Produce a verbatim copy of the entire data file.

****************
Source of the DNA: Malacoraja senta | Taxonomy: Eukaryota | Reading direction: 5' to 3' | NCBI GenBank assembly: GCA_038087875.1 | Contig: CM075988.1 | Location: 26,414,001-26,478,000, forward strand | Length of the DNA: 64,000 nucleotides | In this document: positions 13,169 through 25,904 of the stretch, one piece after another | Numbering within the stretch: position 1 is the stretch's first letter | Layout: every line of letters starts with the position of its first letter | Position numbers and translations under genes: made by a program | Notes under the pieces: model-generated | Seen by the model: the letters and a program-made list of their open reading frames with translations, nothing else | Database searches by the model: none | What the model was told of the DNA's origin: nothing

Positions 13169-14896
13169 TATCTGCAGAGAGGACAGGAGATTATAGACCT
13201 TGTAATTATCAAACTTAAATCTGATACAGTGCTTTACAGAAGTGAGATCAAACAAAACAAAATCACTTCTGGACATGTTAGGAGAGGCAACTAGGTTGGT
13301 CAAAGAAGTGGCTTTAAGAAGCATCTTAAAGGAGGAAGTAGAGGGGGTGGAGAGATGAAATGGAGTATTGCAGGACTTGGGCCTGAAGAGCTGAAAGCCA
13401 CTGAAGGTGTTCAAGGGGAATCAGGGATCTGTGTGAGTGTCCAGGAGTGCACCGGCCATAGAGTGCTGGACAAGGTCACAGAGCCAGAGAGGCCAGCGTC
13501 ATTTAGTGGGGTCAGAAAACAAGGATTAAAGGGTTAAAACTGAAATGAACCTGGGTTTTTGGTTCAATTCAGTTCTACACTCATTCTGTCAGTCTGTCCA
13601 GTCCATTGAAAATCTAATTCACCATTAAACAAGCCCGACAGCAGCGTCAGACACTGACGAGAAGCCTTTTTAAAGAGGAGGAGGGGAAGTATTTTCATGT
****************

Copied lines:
Source of the DNA: Malacoraja senta | Taxonomy: Eukaryota | Reading direction: 5' to 3' | NCBI GenBank assembly: GCA_038087875.1 | Contig: CM075988.1 | Location: 26,414,001-26,478,000, forward strand | Length of the DNA: 64,000 nucleotides | In this document: positions 13,169 through 25,904 of the stretch, one piece after another | Numbering within the stretch: position 1 is the stretch's first letter | Layout: every line of letters starts with the position of its first letter | Position numbers and translations under genes: made by a program | Notes under the pieces: model-generated | Seen by the model: the letters and a program-made list of their open reading frames with translations, nothing else | Database searches by the model: none | What the model was told of the DNA's origin: nothing

Positions 13169-14896
13169 TATCTGCAGAGAGGACAGGAGATTATAGACCT
13201 TGTAATTATCAAACTTAAATCTGATACAGTGCTTTACAGAAGTGAGATCAAACAAAACAAAATCACTTCTGGACATGTTAGGAGAGGCAACTAGGTTGGT
13301 CAAAGAAGTGGCTTTAAGAAGCATCTTAAAGGAGGAAGTAGAGGGGGTGGAGAGATGAAATGGAGTATTGCAGGACTTGGGCCTGAAGAGCTGAAAGCCA
13401 CTGAAGGTGTTCAAGGGGAATCAGGGATCTGTGTGAGTGTCCAGGAGTGCACCGGCCATAGAGTGCTGGACAAGGTCACAGAGCCAGAGAGGCCAGCGTC
13501 ATTTAGTGGGGTCAGAAAACAAGGATTAAAGGGTTAAAACTGAAATGAACCTGGGTTTTTGGTTCAATTCAGTTCTACACTCATTCTGTCAGTCTGTCCA
13601 GTCCATTGAAAATCTAATTCACCATTAAACAAGCCCGACAGCAGCGTCAGACACTGACGAGAAGCCTTTTTAAAGAGGAGGAGGGGAAGTATTTTCATGT